Graphical Analysis of Linear Motion

#### A. Uniform Motion - Constant Speed - no acceleration

This is a typical graph of the relationship between position and time for an object moving at constant speed.

The slope m of the position-time graph gives the velocity of the object even when the relation between the position (d) and the time (t) is not a straight line..

We note that "m", the slope of the line (of the form, y = mx + b) is constant and can be calculated by several methods.

1. **Slope = rise/run**

2.

#### B. Uniformly Accelerated Motion - Variable Speed

This graph illustrates the relationship between the position and the time for an object whose velocity is changing with time.

We know that the velocity is changing as time goes on because the slope of this line is not constant and the function (of the form y = ax^{2} + bx + c) is an increasing function.

To analyze this function properly one would need to take the first derivative of the function using Calculus.

It is sufficient to say, however that we can still obtain some useful information by relying on graphical analysis techniques.

**1. Average velocity**

To obtain the average velocity between two points in time (say t_{1} and t_{2}) we can draw the secant line between these two points and calculate the slope of the secant line.

The slope of the secant line (the line that cuts the curve at the two intersecting points (d_{1},t_{1} and d_{2}, t_{2}) can be calculated by the usual slope method:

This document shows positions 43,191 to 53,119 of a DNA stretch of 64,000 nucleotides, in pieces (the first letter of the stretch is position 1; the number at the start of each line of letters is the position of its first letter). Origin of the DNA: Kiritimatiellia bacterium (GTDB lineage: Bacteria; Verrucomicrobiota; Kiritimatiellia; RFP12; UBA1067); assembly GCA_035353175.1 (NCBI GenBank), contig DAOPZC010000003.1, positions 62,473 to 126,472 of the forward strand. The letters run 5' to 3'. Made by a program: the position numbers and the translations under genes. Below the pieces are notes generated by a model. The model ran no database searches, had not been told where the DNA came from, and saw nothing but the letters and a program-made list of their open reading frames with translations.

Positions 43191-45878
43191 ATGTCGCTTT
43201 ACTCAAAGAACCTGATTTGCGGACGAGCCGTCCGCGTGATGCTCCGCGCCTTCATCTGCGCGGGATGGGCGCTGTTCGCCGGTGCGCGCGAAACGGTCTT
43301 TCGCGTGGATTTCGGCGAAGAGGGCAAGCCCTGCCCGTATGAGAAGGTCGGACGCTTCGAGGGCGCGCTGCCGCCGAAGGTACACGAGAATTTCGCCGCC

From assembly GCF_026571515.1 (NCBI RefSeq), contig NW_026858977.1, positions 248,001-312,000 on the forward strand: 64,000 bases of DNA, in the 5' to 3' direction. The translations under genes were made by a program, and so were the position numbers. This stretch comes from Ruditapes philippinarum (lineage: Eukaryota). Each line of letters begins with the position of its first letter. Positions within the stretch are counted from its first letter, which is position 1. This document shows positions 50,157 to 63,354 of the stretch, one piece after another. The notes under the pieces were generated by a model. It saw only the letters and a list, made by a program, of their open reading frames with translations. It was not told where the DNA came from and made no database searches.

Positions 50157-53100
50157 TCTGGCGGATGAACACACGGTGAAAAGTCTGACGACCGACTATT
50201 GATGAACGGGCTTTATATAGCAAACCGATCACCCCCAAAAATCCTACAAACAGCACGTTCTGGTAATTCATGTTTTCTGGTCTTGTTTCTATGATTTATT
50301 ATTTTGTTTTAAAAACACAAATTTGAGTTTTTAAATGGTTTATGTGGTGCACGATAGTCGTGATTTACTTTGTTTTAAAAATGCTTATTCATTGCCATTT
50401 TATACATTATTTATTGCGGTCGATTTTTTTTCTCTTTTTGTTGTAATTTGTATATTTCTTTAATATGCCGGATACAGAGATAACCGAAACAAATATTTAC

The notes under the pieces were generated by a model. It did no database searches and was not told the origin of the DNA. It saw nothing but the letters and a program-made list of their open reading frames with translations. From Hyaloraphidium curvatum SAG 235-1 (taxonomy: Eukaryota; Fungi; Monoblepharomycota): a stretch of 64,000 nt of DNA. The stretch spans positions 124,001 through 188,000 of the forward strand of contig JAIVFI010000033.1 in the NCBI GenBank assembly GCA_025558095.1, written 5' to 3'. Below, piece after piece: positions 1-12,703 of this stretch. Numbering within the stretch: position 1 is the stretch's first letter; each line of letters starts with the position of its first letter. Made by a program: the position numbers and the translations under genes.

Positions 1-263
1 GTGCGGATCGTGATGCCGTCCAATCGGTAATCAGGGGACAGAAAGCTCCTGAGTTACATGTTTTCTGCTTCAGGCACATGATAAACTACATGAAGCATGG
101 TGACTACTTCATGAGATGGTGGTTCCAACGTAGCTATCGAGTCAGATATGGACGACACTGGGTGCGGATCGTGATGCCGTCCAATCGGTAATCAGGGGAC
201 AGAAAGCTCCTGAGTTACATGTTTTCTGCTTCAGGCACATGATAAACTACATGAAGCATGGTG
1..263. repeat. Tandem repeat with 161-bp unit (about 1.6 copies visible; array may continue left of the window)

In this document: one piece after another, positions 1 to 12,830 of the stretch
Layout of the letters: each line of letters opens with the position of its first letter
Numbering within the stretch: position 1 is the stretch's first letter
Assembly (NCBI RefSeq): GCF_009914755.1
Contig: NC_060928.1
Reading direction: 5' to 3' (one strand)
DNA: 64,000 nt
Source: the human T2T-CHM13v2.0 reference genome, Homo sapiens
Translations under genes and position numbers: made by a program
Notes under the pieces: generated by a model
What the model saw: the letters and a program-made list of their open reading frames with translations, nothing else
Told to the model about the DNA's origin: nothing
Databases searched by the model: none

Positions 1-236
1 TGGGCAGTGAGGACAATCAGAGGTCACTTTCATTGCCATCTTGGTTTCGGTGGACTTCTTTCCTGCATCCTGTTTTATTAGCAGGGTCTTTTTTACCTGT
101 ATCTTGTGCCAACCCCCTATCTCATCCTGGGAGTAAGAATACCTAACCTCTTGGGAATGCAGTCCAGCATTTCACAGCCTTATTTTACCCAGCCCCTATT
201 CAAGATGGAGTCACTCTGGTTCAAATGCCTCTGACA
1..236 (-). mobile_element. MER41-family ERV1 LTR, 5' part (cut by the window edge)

slope (of secant line) = Delta d / Delta t

This gives us the average velocity between the time interval from t_{1} -to- t_{2}

**Therefore: vav = v = slope ** or,

**2. Instantaneous Velocity**

To obtain the instantaneous velocity, that is, the velocity at one instant (one point in time -- say at exactly t_{1}), one must take the slope of the tangent line that just * touches* the curve at that point.

i.e. **V _{inst }= slope of tangent**

V_{inst} = v or, using the slope equation we calulte the slope of the tangent (the red line):

**C. Acceleration**

**1. Non-uniform Acceleration**

Using a method similar to deriving velocity from distance-time graphs, we can obtain values of acceleration from velocity-time graphs.

The slope of the tangent to a v-t graph at one point in time will give **instantaneous acceleration [a _{inst}] in the case where there is non uniform (changing) acceleration**.

**2. Uniform Acceleration**

If the acceleration is constant the v-t graph will be a straight line.

The slope of this line will give us the acceleration.